The Camino de Santiago, or Pilgrim Route, is the longest-established “tourist” route in Europe, and its final section through Galicia provides echoes of the medieval pilgrimage to the thousands who walk it every year, armed with the traditional staff and the scallop-shell emblem of St. James.
The most popular of the several paths or ‘caminos’ to Santiago de Compostela is the Camino Francés, which spans 775km of Spain’s north from Roncesvalles, on the border with France, to Santiago de Compostela in Galicia, and attracts walkers of all backgrounds and ages, from countries across the world.
And no wonder: its cultural, historical and natural offerings are impressive, as are its accolades. Not only is it the Council of Europe’s first Cultural Itinerary and a UNESCO World Heritage site but, for believers, it’s a pilgrimage equivalent to visiting Jerusalem.
Historically, the 11th and 12th centuries marked the heyday of the Camino, but the Reformation was devastating for Catholic pilgrimages, and by the 19th century, the Camino had nearly died out. Nevertheless, by the late 20th-century its popularity was once again soaring, and today, it is most popular as a personal and spiritual journey of discovery, rather than one necessarily motivated by religion.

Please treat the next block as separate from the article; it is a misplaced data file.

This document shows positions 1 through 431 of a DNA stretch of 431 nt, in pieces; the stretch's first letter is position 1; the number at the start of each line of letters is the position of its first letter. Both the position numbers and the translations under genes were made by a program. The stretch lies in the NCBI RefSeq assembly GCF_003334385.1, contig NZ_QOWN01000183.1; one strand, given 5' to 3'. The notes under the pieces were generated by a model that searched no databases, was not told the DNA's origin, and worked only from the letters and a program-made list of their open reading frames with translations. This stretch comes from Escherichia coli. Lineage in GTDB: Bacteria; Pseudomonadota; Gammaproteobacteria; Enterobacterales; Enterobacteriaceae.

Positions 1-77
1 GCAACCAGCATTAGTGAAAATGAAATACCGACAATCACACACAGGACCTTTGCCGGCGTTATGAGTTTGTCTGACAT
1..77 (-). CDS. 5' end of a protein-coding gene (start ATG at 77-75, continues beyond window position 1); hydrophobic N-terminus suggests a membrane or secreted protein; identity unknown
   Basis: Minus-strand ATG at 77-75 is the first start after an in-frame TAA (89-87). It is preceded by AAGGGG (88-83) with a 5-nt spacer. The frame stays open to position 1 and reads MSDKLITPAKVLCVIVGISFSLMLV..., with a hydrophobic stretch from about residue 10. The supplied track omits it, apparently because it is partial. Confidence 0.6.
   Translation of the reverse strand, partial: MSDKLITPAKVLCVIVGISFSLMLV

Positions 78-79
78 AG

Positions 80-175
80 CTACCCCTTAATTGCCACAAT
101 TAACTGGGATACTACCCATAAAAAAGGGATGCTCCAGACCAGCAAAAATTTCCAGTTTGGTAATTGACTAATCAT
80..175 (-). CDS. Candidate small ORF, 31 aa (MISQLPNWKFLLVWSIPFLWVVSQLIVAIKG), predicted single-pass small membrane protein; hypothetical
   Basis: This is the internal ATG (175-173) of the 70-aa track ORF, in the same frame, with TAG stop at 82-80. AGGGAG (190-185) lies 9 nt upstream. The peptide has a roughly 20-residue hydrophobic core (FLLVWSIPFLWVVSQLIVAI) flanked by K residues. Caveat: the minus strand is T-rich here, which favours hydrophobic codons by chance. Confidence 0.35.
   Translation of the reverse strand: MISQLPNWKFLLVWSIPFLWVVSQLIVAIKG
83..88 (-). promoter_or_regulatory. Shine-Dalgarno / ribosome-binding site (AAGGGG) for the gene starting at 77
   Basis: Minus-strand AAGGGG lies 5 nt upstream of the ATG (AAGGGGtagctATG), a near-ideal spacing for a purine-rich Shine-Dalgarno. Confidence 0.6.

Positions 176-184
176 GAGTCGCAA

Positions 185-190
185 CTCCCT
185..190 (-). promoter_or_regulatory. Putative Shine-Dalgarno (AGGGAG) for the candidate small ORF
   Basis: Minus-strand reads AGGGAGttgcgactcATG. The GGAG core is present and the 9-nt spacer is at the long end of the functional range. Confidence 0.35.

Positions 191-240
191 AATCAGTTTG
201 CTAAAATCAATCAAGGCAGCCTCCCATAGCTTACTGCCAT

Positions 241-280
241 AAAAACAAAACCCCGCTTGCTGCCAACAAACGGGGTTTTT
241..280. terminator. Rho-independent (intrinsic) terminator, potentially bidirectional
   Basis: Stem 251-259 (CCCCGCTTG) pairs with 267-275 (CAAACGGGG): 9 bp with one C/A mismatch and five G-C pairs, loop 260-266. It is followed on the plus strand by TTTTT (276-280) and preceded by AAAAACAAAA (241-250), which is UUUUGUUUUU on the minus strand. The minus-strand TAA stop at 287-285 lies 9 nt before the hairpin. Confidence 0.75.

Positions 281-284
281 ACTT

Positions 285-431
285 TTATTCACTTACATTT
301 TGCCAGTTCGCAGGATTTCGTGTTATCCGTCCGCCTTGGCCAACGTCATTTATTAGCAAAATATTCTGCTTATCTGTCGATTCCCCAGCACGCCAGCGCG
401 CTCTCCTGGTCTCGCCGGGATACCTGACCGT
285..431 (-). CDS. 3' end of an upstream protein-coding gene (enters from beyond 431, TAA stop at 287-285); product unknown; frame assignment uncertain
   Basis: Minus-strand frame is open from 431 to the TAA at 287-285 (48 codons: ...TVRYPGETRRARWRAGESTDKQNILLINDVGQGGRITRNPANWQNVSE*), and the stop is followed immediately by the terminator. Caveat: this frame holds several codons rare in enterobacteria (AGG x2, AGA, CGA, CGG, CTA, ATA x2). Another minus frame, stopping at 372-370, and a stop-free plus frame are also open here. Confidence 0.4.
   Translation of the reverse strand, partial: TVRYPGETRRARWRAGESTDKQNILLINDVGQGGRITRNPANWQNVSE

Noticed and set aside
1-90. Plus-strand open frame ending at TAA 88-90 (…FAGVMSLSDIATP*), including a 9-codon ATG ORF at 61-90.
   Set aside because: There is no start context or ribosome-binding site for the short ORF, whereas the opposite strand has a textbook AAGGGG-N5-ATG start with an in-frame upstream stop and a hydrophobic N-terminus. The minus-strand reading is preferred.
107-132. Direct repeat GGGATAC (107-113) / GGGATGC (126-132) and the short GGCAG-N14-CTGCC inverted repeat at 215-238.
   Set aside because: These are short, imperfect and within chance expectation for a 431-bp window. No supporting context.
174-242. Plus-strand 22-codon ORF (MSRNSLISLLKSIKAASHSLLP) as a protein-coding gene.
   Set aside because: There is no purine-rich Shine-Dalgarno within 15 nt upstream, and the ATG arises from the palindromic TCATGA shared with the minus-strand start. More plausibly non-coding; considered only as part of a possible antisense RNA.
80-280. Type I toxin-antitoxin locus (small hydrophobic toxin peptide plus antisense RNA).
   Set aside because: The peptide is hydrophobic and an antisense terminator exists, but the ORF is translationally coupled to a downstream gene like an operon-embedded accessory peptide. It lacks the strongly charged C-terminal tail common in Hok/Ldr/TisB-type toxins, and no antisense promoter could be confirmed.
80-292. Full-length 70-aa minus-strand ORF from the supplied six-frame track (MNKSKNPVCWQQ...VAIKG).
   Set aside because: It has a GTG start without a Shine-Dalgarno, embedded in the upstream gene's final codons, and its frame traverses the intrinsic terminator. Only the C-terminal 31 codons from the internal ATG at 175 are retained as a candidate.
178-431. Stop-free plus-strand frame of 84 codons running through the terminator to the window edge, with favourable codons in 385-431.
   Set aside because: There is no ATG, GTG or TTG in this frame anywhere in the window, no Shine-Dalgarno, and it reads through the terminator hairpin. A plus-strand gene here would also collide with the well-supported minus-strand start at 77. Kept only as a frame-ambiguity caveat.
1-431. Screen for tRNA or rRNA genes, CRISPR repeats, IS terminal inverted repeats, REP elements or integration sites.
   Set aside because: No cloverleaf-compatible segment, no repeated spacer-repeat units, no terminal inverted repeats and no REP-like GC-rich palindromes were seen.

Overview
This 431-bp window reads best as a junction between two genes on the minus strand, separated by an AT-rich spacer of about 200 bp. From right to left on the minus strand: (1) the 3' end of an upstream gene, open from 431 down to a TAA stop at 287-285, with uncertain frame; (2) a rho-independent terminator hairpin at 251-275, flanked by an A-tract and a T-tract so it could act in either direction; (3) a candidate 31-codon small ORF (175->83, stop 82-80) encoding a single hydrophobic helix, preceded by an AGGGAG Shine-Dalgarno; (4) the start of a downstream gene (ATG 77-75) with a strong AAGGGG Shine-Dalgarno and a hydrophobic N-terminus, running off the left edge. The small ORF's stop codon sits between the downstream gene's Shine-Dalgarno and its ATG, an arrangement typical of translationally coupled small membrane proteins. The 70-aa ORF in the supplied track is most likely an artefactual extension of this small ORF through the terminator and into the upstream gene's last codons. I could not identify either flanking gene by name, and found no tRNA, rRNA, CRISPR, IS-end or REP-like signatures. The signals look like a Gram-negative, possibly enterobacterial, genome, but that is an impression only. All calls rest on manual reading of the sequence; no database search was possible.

Although most people end their pilgrimage at Santiago de Compostela, some walk another 75km to Fisterra (Finisterra), a Celtic route that predates the medieval pilgrimage by at least a millennium.
The quiet, well-marked rural route ends at Cabo Fisterra, the westernmost point of mainland Europe. Below the lighthouse, at a small bronze sculpture of a pair of walking boots, pilgrims traditionally burn their clothes after a dip in the sea to celebrate the end of the journey.
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